Video killed the radio star. Well actually it didn't, not quite. Radio remains the medium of choice at breakfast time and the Today programme on Radio 4 is surely Britain's most influential news outlet. John Humphries often infuriates but I can put up with that (and he never comes close to the Paxman scale of self-indulgence) while James Naughtie is a national treasure -cool, incisive and clever in an unobtrusive unshowy way (that's right Paxo I'm talking about you.) Naughtie should be on television more than he is but I'm afraid he doesn't really have the face for it. If you ever get word of a programme with him in it, particularly if it is about books, watch it. It is bound to be good.

I nearly elected Woman's Hour as today's cultural icon but wasn't sure how this would stand with my radical feminist credentials. Is it a subtle manifestation of the patriarchy, or even an insidious agent of an oppressive matriarchy? Buggered if I know. What I do know is that, especially when Jane Garvey hosts, it often makes me think. Sometimes I just think, 'that can't be right', but at least I'm thinking. This morning a guest baldly stated that 'there are 12 million disabled people in Britain.' This went unchallenged. It should not have done. Define your terms. Tell me where they all are. Do I count as one? Because noone asked me.

Tomorrow's calendar door will reveal a joke. Bet you can't wait.

Thursday, 2 December 2010

Advent 2

As I said this one comes with love from me to you. The Beatles. The Beatles whose cultural importance should not be forgotten. The Beatles who adorn the cover of the two greatest compilation albums ever concocted, the first of which is shown below. I had this on red vinyl. You don't get that with downloads now do you.

Now once again I may have offended the purists by going for the cover of a compilation but I tell you on a student budget the red and the blue were  the ones to go for. Only later did one start to fill in the gaps by buying the original albums.

As I write the snow still lies round about, deep and crisp etc. And the frigging useless Audi lies abandoned on Hillwood Road because it can't make it up the hill. Vorsprung durch technik meinen arse. As you can tell I did Latin at school. Somehow it seemed more fitting than German. I have never regretted it.

Wednesday, 1 December 2010

Advent 1

I love Christmas. More particularly I love the build-up to Christmas. I love December. Once we get to 1st December I hold that we can start being festive. So as a treat for our readers we at The Overgraduate are going to construct our own little advent calendar. Each day between now and Christmas Eve (which is of course the very best day of the year, better than Christmas Day itself) we will celebrate a cultural artefact of note. These will be a celebration of the Beast's occasionally low, mostly middle-brow, infrequently high-brow tastes.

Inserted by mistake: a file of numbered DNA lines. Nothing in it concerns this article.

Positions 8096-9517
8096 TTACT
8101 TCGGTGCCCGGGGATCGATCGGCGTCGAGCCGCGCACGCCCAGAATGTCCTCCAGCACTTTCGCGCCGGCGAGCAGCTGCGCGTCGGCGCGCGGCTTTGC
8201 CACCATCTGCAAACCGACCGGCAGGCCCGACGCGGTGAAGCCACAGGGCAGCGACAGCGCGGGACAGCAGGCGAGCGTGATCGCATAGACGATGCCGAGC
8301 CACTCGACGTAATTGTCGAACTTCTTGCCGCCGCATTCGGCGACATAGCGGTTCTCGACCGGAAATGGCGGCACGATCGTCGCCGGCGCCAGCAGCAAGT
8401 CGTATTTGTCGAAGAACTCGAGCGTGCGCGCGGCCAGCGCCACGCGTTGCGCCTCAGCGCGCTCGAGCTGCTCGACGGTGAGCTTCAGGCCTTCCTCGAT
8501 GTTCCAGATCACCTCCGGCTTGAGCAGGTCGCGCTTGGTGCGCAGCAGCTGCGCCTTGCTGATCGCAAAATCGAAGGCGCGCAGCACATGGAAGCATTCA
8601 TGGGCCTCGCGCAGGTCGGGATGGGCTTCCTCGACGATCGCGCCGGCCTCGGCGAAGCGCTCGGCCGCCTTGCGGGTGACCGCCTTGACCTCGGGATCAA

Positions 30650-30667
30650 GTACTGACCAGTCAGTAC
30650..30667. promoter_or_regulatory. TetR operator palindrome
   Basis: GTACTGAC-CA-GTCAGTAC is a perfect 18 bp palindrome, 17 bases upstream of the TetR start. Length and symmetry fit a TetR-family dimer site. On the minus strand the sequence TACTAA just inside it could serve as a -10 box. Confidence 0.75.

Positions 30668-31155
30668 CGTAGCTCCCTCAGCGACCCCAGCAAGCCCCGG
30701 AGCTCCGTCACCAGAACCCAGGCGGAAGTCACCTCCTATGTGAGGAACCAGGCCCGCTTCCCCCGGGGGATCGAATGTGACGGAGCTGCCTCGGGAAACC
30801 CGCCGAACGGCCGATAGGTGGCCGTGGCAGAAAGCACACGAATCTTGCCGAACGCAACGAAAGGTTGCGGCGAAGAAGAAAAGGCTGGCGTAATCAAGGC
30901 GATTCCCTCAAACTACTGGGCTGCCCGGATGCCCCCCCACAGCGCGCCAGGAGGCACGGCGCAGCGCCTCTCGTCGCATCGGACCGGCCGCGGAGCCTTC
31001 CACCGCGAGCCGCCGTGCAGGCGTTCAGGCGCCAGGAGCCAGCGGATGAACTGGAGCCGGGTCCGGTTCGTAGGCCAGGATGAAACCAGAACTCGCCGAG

Let us start with a painting. I used to wander down the Strand to the National Gallery to admire this one. Some think Henri Rousseau rather vulgar. This may very well account for my liking him. Here it is with love from me to you. Which may give you a little clue about tomorrow's calendar entry. See you then.

PS. The original's bigger - go see it.

Tuesday, 30 November 2010

.... Are Brilliant Mark V

Angela Carter. Danielle (a very wise young woman of my acquaintance - a point I mention by way of boasting that I do actually know some young women) told me an age ago that Carter was brilliant. I did not initially act on this information but the degree syllabus eventually left me with no choice in the matter - well God bless the reading list is what I say. Oh and God bless Danielle whose advice I will henceforth heed. Carter's is writing so good that it leaves you breathless and envious of its sheer bloody audacity. Read anything of hers but make sure you don't miss Wise Children which is very,very funny. Wodehouse funny (yes that good) but with lots of shagging.

Belly pork. Once unfashionable and reassuringly cheap. Now de rigueur (no matter how many times you look at it that word looks like it's spelt wrong) and a bit pricey. Used to eat it a lot when I was a student. Nothing wrong with a bit of fat. Years ahead of my time of course. My next prediction is a fad for Dundee cake and instant custard, which I used to have for pudding every night until the cake had run out and I would go home and get Grandma to make me another one. Sadly my dealer died a few years ago. Proud Yorkshirewoman my Grandma - knew what she liked and liked what she bloody well knew.

Old films. This of course is a bit of a generalisation but what the hell, they're better than new films. It's a matter of soul and style. I can't put  a date on when old films stop and new ones start, which rather gives the lie to my argument. How about 1960? If that's the case smart-arse how do you explain The Godfather? Or M*A*S*H? Or Hoop Dreams? Or Toy Story? This is a post I wish I'd never started. What I will do is put in a word for Now Voyager (1941) - melodrama has its place in the pantheon but is it ok for men to cry? The new man Overgraduate thinks it is but he's rather a weed when all is said and done and hopes the rugby club are not reading this.